When man becomes myth, oft-times the human element is lost. The stories are told and retold, the feats and the failings, and a figure becomes fixed in the imagination like a colossus. We read, and watch, and we think we know – but often we don’t have the whole picture.
Gilles Villeneuve, born today sixty-five years ago, is still considered one of the finest drivers to have grasped a wheel, and is a national hero both for Canadians and for Ferrari-crazed tifosi. He soared and fell to earth like Icarus, a tragic hero, another victim of the carnage that consumed so many great drivers at the very peak of racing. We watched his epic battle for second place with Arnoux, perhaps the most feverish duel to ever occur in F1, we heard Niki Lauda call him the “craziest devil I ever came across,” and we mourned his passing.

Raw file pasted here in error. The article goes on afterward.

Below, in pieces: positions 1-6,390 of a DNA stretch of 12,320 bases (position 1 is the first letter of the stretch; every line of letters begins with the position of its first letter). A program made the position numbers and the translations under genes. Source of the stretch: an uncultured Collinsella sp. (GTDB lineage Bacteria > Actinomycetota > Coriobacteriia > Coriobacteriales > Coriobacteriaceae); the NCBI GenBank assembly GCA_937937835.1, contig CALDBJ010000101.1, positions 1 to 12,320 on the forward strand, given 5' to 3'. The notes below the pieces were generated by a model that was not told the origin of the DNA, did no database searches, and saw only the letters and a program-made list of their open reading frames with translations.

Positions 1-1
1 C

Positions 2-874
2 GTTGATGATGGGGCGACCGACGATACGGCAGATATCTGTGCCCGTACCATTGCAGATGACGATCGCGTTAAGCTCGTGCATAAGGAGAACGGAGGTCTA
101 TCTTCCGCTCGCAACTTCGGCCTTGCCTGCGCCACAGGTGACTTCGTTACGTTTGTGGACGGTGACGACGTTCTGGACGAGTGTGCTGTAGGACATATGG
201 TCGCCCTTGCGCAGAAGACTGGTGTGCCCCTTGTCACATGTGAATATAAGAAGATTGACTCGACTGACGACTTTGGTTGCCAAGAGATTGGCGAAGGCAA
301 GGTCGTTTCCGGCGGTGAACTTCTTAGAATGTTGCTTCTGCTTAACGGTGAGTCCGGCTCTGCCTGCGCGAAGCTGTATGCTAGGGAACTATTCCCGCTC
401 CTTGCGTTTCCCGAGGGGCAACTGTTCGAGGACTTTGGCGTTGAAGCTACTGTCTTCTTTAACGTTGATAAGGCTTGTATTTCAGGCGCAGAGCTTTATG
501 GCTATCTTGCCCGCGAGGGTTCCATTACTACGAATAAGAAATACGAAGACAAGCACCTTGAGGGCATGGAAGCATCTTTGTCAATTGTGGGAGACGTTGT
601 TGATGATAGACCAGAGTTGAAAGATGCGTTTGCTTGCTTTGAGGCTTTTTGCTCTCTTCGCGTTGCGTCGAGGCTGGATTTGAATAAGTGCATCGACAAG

As I’ve roved around this strange business of writing about cars, I’ve had the good fortune to meet those who knew Gilles and hear their stories. Today, on what would have been his birthday, I’m passing them on to you. … Continue Reading